The bee collective Merges Nature and Culture
We spoke with Luke Howard, founder of the bee collective, to learn about their mission and their upcoming collaborative show, beecoming home.
beecoming home is opening on August 12th, 5–9 pm.
Tell us about the concept behind beecoming home.
the beecoming home concept came from a variety of places and over many years of being a beekeeper. The whole mission of the bee collective is to help make Columbus, Ohio more habitable for our pollinators. which leads us to one of my big inspirations in life, Wes Jackson, who co-founded the Land Institute with his wife.
he has talked for decades about a “massive salvage” operation to help us “become native to place.” which is the concept that since this country was settled the settlers never learned to become native to place. so centuries later, we still don’t know how to live here very well. to become native to place though, you have to fall in love with where you live before you can ever truly care about learning about it and making it home.
as a beekeeper with a focus in the arts, this gallery is about blending nature and our culture in the way I know how. working with local artists to make sculptures that bring out their culture and way of knowing, and have the bees build, modify, and transform their artwork. a symbol that we can build, modify, and transform our cities to intentionally live more harmoniously with them.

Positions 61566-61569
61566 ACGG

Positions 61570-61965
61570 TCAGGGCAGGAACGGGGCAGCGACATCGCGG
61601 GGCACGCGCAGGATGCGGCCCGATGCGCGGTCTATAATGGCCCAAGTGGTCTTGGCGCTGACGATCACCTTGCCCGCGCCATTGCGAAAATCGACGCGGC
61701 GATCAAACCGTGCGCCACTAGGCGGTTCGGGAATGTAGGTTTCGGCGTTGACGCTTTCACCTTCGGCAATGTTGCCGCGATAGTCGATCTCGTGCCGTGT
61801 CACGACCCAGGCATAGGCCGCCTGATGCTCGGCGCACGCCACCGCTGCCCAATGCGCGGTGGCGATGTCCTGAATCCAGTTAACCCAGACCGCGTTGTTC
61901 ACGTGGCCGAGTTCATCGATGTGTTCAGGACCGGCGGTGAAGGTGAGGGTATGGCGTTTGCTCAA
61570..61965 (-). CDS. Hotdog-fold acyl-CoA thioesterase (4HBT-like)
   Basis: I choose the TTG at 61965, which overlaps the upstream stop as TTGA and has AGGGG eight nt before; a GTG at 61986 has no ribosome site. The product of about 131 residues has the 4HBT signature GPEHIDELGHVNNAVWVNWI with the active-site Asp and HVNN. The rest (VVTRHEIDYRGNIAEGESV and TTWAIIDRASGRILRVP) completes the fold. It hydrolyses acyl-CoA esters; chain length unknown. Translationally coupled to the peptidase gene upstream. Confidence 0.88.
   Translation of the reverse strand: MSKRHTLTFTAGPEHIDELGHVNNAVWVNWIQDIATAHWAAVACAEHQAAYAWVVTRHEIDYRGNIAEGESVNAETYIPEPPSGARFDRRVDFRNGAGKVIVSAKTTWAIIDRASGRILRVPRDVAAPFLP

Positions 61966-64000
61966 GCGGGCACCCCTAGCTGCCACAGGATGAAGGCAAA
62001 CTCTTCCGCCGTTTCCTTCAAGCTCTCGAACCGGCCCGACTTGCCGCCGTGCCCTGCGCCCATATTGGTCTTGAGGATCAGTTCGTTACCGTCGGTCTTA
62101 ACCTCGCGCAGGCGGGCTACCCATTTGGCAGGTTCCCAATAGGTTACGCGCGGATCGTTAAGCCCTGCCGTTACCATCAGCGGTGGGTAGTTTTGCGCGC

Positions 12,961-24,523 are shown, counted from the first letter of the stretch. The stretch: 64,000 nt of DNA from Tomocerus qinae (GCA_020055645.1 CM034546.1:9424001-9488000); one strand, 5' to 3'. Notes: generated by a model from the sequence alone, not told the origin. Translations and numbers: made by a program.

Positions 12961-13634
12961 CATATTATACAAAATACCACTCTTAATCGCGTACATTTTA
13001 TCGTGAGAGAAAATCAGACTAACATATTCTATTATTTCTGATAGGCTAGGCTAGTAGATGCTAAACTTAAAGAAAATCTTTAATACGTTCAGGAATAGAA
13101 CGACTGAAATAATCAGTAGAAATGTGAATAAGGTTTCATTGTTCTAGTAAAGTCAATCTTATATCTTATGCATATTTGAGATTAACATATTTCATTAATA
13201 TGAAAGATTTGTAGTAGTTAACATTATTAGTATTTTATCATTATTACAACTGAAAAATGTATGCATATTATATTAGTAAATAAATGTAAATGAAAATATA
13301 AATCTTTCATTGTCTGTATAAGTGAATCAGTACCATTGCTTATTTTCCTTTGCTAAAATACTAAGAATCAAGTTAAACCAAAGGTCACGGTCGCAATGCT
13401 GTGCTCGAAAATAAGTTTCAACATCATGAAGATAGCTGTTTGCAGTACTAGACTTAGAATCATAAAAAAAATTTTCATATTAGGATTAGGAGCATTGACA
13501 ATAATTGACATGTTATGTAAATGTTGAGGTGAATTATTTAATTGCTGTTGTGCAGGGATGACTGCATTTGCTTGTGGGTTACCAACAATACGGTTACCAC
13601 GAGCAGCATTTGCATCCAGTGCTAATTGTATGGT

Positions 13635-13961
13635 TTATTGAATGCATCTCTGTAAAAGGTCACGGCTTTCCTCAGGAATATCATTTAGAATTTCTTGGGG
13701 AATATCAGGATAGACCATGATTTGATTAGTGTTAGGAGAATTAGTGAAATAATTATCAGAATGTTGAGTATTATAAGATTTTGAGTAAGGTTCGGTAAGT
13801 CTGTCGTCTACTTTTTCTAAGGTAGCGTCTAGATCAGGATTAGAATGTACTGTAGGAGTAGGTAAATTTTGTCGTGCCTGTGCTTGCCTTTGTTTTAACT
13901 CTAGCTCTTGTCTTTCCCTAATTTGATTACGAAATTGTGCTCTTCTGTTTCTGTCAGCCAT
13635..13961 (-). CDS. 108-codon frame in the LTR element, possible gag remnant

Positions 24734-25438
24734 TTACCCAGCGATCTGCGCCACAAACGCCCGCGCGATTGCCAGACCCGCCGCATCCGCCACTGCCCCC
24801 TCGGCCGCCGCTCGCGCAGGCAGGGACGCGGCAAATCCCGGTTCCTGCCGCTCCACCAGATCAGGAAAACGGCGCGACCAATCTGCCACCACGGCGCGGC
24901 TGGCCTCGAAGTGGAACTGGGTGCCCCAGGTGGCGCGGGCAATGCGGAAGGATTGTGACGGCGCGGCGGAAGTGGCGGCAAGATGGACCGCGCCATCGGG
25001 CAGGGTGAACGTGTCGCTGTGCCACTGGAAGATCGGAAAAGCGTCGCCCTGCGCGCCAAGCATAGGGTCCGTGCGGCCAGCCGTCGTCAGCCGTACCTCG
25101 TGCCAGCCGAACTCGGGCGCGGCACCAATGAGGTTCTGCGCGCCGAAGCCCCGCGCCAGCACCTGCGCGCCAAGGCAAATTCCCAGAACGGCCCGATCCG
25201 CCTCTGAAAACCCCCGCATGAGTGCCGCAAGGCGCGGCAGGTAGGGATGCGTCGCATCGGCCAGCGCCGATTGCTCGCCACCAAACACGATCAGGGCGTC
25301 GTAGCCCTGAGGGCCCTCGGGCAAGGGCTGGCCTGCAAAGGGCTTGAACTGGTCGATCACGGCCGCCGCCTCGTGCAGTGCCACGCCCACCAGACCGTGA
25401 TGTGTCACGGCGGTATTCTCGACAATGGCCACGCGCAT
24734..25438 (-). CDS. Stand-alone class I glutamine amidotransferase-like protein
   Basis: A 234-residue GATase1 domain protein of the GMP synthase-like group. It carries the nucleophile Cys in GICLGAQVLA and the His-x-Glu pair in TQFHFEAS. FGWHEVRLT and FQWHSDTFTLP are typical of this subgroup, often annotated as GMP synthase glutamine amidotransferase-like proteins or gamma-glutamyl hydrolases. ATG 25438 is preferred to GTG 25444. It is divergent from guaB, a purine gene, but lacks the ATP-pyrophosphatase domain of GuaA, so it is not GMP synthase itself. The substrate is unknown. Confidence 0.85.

How do the artists use materials that are eco friendly?
the artists were not tasked with using eco-friendly materials specifically. other than making sure nothing was too toxic to the bees, that wasn’t really a focus of this. it naturally worked out that the artists used relatively eco-friendly materials, both because they were thoughtful, but also that happened to be their medium of choice. what I love is that many artists used recycled and repurposed materials. i again, didn’t ask them to do this, they just naturally gravitate towards recycled materials, which seems ever important for a project like this. we are given these cities and the state they are in, and we can take it upon ourselves to repurpose them in a more caring way.
many art materials can naturally be eco-friendly. wood was used in a few pieces, so clearly that is a safe material. glass and concrete were used as well which are inherently safe. the only material that had some concern was resin, but the artist picked a very eco-friendly brand, and cured resin is safe.
Will we see The Bee Collective collaborating with artists in the future?
we have been collaborating with artists since the beginning in 2020, and this is just more more step forward. we are hoping this gallery becomes a yearly staple, and we get to work with new artists every year, and we get to let this keep growing. the bee collective has the word collective because of the collective mission to make all that we are trying to do possible. so, yes, we will be collaborating with many artists in the future!
*a note from Luke: i intentionally don’t capitalize the company name or my sentences as a way of subtly nodding to anything that is written is not serious enough to deserve a capital letter. a way of writing in a more childlike manner. because while it can be daunting to discuss the state of our environment; it is with excitement and curiosity that we can sparked the most change.